• BACKGROUND
  • [0002]
    In a conventional wireless cellular communication network, there are clusters of adjoining coverage areas, known as cells. A base station device is positioned in a centralized or other location of each cell to serve wireless client devices in its cell. For example, the base station device is mounted on top of a pole or tower in order to transmit and receive signals above the ground. While deploying a base station in this manner is suitable for many geographical regions, it is not always suitable for deployment in an urban area where there are densely arranged buildings and other obstructions.
  • [0003]
    The ability to deploy a base station in an urban geographical environment or setting is more challenging for a variety of reasons. In general, installation of base station equipment is dictated by space availability and cost, and not by what will provide the best radio frequency (RF) coverage. There may be zoning restrictions that limit the ability to build a new tower, or in some cases, make it too expensive to do so. Likewise, in an urban setting, space availability on a building roof for new antenna installations may be limited. RF coverage planning is challenging in an urban setting due to the complexity of the physical geographical features created by densely populated buildings. Moreover, in an urban setting, transmitted RF signals propagate through “tunnels” created between buildings over streets, and not over the roofs of buildings. As a consequence of this tunneling effect, RF signals can propagate quite far along the streets causing inter-cell interference.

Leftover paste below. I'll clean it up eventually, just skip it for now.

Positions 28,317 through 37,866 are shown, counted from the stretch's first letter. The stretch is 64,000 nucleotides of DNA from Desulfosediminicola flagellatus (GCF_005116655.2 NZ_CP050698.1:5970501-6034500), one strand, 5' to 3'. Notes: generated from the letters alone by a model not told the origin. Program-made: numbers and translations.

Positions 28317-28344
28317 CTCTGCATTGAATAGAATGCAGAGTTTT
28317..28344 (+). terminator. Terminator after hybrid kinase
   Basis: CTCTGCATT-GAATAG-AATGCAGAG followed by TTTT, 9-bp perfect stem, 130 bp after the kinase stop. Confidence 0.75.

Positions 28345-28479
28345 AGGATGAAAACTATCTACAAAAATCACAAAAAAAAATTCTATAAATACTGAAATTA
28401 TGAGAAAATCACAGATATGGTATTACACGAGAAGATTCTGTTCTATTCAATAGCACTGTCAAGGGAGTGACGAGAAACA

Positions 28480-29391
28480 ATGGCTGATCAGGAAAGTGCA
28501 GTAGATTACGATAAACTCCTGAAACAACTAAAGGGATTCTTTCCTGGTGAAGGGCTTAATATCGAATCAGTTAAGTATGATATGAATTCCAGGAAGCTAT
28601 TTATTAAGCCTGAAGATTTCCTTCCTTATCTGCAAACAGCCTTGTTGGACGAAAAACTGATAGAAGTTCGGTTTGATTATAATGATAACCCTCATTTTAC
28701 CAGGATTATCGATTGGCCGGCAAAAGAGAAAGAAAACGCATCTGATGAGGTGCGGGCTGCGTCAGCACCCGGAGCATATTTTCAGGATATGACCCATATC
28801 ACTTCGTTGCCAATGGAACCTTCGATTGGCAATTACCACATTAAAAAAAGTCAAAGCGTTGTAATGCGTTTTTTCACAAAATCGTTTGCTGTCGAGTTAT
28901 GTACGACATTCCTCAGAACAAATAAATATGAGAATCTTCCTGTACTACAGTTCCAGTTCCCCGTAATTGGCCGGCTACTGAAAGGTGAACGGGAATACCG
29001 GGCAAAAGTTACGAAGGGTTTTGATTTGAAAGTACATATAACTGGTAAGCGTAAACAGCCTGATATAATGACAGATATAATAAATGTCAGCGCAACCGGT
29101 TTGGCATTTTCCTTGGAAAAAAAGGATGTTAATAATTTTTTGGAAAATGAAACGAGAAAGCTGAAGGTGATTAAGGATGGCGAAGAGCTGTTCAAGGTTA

• [0004]